The way of Christian vocation is the way of seeing your relationships as a calling from God to serve, without a guarantee of happy result in your lifetime. We all want happiness in our lives, and we are free to seek it, and God often gives us much happiness. But we serve one another not because we think it’s all going to work out, but rather we serve because Christ has first served us. There is a loss of control in this, a necessary acknowledgement that the results are not in our hands. To give up this control is scary, but it is true, and, to our surprise, it is also good news. For we give up control because God has told us He is in control. We dare to be weak, because God has exercised His strength from the place of greatest weakness, from a cross outside Jerusalem, where Jesus, God’s Son, was broken. Jesus was broken, in order to heal your relationship to God, and your relationships with others, by His blood-bought forgiveness for all sin.
There is no salvation in our earthly relationships. Instead, right along with our joys and hopes, also come sin and struggle, because we sinners are involved. There is no salvation in our earthly relationships, but there is forgiveness for repenting sinners, because Jesus was called to this earth to become the Savior of sinners. When you struggle, God may call you to keep going, or to move into a different relationship with the same person, perhaps only to pray, or to support from afar. This is God’s call. But His first concern is repentance and forgiveness, forgiveness for you, and for your loved one, and for you and your loved one to forgive each other. The master really did forgive the unpayable debt of the wicked servant. Joseph really had forgiven his brothers for trying to kill him, and selling him into slavery. And God has this same unlimited forgiveness for your sins, forgiveness unlimited because it is based in the blood of Christ, God’s Son, who died and rose for you.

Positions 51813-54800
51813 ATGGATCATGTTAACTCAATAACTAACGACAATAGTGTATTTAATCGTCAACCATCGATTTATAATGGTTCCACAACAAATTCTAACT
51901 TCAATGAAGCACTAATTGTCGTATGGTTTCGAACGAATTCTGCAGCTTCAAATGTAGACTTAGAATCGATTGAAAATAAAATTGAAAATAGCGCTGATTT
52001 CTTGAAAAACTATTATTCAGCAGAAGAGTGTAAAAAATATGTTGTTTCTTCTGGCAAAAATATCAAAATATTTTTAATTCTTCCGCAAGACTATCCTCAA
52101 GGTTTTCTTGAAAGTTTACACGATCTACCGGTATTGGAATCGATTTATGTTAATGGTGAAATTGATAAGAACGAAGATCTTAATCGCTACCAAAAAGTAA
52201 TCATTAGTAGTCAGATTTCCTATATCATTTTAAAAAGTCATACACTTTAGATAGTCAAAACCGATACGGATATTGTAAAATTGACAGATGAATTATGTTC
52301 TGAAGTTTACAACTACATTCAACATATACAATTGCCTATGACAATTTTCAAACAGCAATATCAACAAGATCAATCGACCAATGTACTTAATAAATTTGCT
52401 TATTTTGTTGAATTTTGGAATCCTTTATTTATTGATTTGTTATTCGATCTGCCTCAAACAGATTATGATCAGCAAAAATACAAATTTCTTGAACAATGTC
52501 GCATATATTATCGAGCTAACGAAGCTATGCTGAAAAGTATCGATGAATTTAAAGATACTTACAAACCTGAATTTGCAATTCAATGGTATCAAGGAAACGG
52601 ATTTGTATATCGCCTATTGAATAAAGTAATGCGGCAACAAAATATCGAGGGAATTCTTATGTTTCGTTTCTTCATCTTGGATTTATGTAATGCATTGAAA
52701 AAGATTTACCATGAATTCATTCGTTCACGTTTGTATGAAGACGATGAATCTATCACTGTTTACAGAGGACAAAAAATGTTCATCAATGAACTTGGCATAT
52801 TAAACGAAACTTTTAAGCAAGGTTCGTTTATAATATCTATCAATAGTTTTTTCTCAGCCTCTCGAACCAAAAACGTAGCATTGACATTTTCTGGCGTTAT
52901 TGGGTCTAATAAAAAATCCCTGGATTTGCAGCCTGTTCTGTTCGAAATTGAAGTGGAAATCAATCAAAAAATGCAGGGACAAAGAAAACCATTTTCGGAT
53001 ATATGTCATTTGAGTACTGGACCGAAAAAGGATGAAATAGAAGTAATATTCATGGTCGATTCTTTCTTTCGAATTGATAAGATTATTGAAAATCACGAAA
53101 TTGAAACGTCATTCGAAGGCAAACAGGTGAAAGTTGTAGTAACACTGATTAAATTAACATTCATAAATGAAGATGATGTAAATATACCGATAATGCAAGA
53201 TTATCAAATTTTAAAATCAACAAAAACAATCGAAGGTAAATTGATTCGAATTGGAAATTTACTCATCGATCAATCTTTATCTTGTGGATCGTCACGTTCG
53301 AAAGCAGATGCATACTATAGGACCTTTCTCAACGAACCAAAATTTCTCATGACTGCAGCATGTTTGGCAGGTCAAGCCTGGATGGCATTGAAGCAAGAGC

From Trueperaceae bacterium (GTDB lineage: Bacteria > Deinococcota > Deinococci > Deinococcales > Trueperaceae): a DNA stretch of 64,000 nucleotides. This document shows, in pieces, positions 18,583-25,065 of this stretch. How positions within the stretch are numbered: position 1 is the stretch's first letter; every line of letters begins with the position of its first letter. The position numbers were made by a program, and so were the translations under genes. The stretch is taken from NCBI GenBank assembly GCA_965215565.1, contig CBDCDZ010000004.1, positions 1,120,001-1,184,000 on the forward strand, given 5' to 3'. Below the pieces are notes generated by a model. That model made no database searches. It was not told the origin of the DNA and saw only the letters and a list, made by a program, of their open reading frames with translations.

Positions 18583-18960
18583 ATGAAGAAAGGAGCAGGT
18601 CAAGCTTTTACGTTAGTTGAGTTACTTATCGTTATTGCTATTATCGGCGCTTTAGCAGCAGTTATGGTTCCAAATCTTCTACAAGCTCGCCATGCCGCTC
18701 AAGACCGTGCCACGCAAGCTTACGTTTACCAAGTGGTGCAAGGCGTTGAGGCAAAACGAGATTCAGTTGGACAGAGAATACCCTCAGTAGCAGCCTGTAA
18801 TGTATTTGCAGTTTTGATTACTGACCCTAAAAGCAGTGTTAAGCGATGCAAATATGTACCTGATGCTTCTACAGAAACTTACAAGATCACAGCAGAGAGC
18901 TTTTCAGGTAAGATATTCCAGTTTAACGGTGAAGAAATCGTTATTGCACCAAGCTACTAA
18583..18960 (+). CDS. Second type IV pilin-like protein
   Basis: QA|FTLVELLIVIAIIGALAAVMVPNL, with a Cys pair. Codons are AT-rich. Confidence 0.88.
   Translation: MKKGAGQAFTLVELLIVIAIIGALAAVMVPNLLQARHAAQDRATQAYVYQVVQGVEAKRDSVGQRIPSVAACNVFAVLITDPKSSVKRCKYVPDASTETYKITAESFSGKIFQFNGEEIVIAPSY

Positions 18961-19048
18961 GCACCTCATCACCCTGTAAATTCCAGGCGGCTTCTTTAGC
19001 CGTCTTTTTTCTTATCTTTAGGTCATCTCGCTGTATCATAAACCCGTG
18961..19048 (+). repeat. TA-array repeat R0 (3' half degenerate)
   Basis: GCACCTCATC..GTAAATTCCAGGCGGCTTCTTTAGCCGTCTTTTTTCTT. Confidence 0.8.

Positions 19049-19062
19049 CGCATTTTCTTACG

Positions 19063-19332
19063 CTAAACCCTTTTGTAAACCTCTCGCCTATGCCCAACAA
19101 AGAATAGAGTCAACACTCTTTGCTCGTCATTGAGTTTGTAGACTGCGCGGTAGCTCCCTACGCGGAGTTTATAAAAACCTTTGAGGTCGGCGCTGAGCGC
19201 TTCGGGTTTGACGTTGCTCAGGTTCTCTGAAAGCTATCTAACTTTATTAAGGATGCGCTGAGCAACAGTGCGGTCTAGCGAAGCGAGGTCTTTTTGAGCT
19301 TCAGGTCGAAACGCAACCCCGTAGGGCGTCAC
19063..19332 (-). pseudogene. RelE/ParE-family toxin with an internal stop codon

When you struggle in your relationships, confess your sins, those you know, those you suspect, and those you don’t even recognize. Confess your sinfulness and ask God’s mercy, for He will forgive you, every time. Confess your sins, and God will give you forgiveness, forgiveness for you, and forgiveness to share, in the Name of Jesus, Amen.